tim bogar red sox

Ex-bench coach Tim Bogar says Bobby Valentine is “completely wrong”

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Tim Bogar, who spent this season as Bobby Valentine’s bench coach, responded to the former manager’s comments about the Red Sox coaching staff undermining him by saying Valentine is “completely wrong.”

“That bothers me because of what the coaches went through this year and what we dealt with,” Bogar said, via Joe McDonald of ESPN Boston. “The coaching staff was prepared to do everything that we were supposed to do to help Bobby succeed, but not once did he portray what he wanted us to do to help him and eventually he shut some of us out completely.”

Earlier this month, before being fired, Valentine said during a radio interview that he felt the coaching staff undermined him and last night in an interview with Bob Costas on NBC Sports Network he made similar comments and said: “I should have made sure the coaches were my guys.”

Bogar, who was a holdover from Terry Francona’s staff, insisted that his relationship with the players remained strong. “The only bad communication was between Bobby and everyone,” Bogar said. “The rest of the communication was great. I talked to the players daily about stuff. We talked about everything. The coaches talked about everything.”

Dustin Pedroia called Bogar a “calming voice” and Mike Aviles noted that he’d always go to Bogar with questions because “he’s one of those guys who has great communication skills.” Of course, McDonald writes that Valentine “resented the fact that the players often spoke with the coaching staff and not directly with him.”

But honestly, knowing what we know about Valentine and his inability to avoid making off-field headlines, if you were a player with an issue would you talk to him or a member of his coaching staff?

Report: Teams have inquired with the Angels about Hector Santiago

ANAHEIM, CA - JULY 20:  Hector Santiago #53 of the Los Angeles Angels of Anaheim pitches during the first inning of a baseball game against the Texas Rangers  at Angel Stadium of Anaheim on July 20, 2016 in Anaheim, California.  (Photo by Sean M. Haffey/Getty Images)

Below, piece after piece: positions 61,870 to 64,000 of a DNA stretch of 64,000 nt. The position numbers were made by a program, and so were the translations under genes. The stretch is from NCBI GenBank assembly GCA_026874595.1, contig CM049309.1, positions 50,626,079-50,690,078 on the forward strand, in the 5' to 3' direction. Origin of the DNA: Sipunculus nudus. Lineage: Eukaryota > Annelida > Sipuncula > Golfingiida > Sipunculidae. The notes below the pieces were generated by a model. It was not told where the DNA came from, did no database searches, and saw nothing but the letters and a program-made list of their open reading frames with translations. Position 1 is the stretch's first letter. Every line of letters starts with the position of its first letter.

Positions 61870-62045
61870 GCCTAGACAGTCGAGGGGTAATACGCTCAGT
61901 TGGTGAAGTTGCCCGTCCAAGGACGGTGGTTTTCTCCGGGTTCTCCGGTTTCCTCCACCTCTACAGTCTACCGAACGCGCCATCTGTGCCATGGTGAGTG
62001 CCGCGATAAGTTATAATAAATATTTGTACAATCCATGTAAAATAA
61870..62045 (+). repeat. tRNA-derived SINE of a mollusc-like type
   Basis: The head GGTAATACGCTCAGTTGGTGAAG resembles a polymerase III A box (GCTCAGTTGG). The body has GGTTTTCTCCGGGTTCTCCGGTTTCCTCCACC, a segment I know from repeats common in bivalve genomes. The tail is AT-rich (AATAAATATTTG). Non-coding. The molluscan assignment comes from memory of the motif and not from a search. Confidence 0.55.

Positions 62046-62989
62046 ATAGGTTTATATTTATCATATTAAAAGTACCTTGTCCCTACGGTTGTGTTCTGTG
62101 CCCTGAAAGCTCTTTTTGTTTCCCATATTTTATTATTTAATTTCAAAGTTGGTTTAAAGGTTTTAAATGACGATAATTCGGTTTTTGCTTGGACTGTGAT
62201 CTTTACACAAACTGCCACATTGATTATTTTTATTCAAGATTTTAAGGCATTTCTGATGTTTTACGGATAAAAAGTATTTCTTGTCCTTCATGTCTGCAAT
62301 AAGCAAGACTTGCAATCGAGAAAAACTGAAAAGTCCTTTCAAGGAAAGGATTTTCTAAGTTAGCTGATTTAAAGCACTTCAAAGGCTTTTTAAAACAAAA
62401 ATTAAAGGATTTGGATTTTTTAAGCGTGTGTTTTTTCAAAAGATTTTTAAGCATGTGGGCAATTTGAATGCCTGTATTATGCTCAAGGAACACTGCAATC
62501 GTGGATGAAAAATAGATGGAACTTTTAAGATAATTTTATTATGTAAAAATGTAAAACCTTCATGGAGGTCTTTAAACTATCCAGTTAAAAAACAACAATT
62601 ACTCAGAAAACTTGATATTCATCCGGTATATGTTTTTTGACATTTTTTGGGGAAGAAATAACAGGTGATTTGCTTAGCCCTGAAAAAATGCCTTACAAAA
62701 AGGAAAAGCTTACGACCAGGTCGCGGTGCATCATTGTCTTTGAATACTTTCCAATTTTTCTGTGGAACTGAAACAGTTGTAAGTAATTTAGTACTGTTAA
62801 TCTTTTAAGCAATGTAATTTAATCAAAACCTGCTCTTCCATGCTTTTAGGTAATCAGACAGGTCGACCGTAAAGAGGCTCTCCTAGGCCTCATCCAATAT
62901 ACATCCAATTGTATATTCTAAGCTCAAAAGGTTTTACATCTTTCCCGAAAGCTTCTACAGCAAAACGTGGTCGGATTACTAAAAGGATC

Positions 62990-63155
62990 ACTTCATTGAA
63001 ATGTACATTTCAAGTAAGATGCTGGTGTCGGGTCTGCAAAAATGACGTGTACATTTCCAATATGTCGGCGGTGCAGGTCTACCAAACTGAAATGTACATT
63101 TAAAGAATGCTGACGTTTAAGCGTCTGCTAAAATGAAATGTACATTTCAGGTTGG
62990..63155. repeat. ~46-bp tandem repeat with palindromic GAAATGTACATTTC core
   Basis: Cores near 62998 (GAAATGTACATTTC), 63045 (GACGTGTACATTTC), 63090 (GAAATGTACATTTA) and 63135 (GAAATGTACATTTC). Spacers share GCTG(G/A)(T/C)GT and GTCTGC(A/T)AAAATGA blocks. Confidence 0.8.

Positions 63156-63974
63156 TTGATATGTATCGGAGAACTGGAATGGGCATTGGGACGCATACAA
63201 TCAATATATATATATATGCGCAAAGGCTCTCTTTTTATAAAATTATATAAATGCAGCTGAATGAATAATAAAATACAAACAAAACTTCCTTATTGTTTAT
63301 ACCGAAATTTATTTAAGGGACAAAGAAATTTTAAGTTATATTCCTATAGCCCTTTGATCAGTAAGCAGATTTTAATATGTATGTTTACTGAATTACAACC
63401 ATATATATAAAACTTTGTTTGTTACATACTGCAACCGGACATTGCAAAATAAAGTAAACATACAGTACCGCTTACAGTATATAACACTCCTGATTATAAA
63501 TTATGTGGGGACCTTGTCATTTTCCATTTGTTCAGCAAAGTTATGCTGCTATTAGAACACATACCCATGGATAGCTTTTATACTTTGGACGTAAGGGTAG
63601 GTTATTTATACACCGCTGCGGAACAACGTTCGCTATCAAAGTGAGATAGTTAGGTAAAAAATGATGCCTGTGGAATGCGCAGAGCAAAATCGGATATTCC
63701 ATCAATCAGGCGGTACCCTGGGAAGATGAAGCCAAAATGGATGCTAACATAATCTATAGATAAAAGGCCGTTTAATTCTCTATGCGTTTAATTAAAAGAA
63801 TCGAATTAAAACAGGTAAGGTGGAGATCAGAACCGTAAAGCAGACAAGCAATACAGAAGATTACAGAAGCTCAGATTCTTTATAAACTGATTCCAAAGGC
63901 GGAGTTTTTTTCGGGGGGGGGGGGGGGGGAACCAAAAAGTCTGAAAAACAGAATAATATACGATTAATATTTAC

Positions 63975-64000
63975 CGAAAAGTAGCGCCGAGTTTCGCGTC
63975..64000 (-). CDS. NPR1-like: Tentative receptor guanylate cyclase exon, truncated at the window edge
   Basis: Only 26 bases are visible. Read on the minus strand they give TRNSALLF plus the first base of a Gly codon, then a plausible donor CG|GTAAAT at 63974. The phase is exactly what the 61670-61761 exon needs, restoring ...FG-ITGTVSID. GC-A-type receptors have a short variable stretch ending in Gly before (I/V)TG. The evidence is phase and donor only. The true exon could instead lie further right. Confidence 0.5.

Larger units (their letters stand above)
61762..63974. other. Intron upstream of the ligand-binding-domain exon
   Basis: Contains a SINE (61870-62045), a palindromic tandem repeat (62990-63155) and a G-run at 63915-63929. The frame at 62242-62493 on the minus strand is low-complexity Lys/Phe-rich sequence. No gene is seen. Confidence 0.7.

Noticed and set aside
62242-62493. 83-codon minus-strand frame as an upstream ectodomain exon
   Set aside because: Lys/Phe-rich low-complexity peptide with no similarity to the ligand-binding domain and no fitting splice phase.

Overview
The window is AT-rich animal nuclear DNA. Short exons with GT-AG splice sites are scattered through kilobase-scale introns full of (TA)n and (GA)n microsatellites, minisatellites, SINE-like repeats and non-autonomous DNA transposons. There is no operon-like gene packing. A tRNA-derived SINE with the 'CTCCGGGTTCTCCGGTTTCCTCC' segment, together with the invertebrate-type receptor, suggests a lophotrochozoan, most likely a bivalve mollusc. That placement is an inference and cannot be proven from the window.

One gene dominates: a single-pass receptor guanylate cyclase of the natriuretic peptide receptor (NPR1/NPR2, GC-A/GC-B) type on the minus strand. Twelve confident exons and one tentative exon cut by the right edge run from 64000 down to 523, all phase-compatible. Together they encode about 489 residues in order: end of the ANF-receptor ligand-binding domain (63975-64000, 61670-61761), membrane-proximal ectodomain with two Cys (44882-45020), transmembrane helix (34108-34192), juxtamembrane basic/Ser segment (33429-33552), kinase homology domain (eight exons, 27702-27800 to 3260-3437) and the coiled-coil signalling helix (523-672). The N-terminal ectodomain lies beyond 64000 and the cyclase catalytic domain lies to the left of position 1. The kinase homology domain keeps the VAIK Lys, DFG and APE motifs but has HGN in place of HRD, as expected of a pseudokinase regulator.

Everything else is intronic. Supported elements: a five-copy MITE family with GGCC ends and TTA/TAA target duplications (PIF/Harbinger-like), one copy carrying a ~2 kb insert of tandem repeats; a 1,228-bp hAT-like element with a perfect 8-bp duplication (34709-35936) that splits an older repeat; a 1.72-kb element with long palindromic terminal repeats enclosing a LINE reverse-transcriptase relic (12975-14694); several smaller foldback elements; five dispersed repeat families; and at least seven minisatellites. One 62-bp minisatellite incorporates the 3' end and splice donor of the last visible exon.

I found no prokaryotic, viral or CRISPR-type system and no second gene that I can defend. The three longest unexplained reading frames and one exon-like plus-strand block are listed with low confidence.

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ESPN’s Jerry Crasnick reported on Monday that the Angels have received inquiries from multiple teams concerning starter Hector Santiago. He adds that the club is willing to listen to offers. Jon Morosi of FOX Sports and MLB Network reports that the Marlins are among the teams that have inquired.

Santiago, 28, has pitched to a 4.32 ERA with 96 strikeouts and 47 walks in 110 1/3 innings. Sabermetric statistics such as FIP, xFIP, and SIERA think the lefty has pitched even worse than his ERA indicates however, pitting 2016 as his worst performance to date.

Santiago is earning $5 million this season and will enter his third and final year of arbitration eligibility going into 2017.

We also learned earlier that, in an effort to bolster their starting rotation, the Marlins have also shown interest in Wade Miley of the Mariners and Jeremy Hellickson of the Phillies.

Prince Fielder will undergo season-ending neck surgery this week

SEATTLE, WA - JUNE 10: Prince Fielder #84 takes a swing during a game against the Seattle Mariners at Safeco Field on June 10, 2016 in Seattle, Washington. The Mariners won the game 7-5. (Photo by Stephen Brashear/Getty Images)
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The Rangers placed DH Prince Fielder on the disabled list last week due to more neck discomfort. On Friday, Fielder met with Dr. Drew Dossett, who performed spinal fusion surgery on Fielder in 2014 for a herniated disk in his neck. Dossett has recommended another procedure, so Fielder will undergo season-ending surgery this week, Jeff Wilson of the Fort-Worth Star Telegram reports.

Fielder was having a rough season, batting .212/.292/.334 with eight home runs and 44 RBI in 370 plate appearances. He played in only 42 games in 2014, but returned in 2015 looking more like his old self. Unfortunately, neck and back issues are notoriously difficult to fix. Hopefully, this upcoming procedure does the trick for Fielder.

Fielder is owed $24 million per season through 2020, with the Tigers paying $6 million of it per season.